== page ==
• The second is a discussion called Alternate Possible Behavior (APB) that was designed for intact teams. This methodology uses the power of the group to deliver both positive and negative feedback to everyone using a formal, structured process. This is phenomenal team-building exercise that helps people understand what the team values, what needs work, and how people can help the team perform better and grow the business.
  • The third is the creation of accountability teams or Opportunity for Improvement (OFI) teams. These teams are designed to drive organizational learning and change initiatives. The process is proven to deliver results and can be very effective in addressing organizational challenges.

5. Develop greater personal awareness or emotional intelligence.

TrapPrior to John (Jack) Mayer, Ph.D. and Peter Salovey, Ph.D. coining the term “emotional intelligence,” followed by Daniel Goleman publishing his bestselling book, self-awareness and emotional intelligence weren’t on anyone’s radar as critical factors for success in business.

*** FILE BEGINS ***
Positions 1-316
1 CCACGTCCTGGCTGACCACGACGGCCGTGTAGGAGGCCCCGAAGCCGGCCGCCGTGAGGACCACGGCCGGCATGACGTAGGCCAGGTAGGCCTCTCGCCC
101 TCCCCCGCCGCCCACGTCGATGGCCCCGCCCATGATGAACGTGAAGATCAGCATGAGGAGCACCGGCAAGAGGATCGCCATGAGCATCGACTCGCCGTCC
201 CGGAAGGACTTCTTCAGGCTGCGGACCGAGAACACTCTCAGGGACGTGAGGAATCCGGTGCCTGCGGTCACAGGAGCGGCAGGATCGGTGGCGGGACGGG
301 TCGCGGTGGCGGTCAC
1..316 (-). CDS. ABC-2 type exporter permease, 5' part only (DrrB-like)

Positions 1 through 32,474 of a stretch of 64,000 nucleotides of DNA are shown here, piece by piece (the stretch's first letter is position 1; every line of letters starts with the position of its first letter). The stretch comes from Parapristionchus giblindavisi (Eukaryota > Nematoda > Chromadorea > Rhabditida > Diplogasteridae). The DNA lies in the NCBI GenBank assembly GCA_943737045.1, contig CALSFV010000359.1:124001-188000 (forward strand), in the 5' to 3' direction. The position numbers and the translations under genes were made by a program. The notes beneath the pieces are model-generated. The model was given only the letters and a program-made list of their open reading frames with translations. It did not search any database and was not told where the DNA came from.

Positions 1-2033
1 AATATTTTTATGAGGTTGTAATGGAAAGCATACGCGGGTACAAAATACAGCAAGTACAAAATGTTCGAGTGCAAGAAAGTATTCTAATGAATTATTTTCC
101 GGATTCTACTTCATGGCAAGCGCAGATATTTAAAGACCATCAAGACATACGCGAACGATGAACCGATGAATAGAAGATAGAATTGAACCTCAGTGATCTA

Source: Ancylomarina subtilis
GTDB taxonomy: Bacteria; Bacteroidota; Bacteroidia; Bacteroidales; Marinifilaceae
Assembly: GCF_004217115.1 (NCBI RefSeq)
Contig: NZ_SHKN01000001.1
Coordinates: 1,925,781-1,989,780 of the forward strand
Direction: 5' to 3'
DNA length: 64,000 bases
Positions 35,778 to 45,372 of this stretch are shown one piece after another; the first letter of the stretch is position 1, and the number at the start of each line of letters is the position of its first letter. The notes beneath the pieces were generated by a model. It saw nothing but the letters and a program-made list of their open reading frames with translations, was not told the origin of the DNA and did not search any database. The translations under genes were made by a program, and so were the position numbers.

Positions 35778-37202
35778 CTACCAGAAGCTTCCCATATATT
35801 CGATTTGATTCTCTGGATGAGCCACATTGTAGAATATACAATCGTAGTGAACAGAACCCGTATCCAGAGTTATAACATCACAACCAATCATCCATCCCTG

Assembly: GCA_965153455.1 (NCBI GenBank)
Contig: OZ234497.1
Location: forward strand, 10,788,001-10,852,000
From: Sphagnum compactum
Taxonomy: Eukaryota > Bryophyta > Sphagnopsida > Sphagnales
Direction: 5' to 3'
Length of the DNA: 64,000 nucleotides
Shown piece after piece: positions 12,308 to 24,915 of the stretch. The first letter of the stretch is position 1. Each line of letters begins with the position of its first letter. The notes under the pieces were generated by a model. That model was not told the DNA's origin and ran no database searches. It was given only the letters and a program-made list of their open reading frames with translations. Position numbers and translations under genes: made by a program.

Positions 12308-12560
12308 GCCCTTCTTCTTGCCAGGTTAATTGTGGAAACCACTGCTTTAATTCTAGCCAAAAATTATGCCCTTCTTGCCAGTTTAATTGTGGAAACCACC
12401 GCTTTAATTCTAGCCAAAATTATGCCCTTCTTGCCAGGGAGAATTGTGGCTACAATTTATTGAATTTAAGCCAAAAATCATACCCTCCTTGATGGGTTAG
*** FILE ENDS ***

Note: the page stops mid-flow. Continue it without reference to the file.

Today’s complex world needs leaders who can be both introspective and reflective. They need to be able to examine their own, as well as understand others’, motives, emotions, and reactions. Leaders need to have broad perspective, imagination, and the ability to anticipate coming changes.

To overcome this common pitfall, we suggest developing a “peer-consulting team” that comes together once a month over an extended lunch and discusses issues related to emotional intelligence. The conversation could revolve around personal issues or challenges with bosses, co-workers, customers, or vendors.

These peer-consulting teams discuss the situation in a general way, but they also talk about their own behavior and contribution to the problem or conflict, which is the most important aspect of this dialogue. The team works together to discover new solutions and consider new methods. They hold each other accountable for making changes and report on their progress at the next meeting. Although this process is fairly informal, there are a few working agreements about openness, authenticity, and willingness to consider alternative perspectives that make the process work.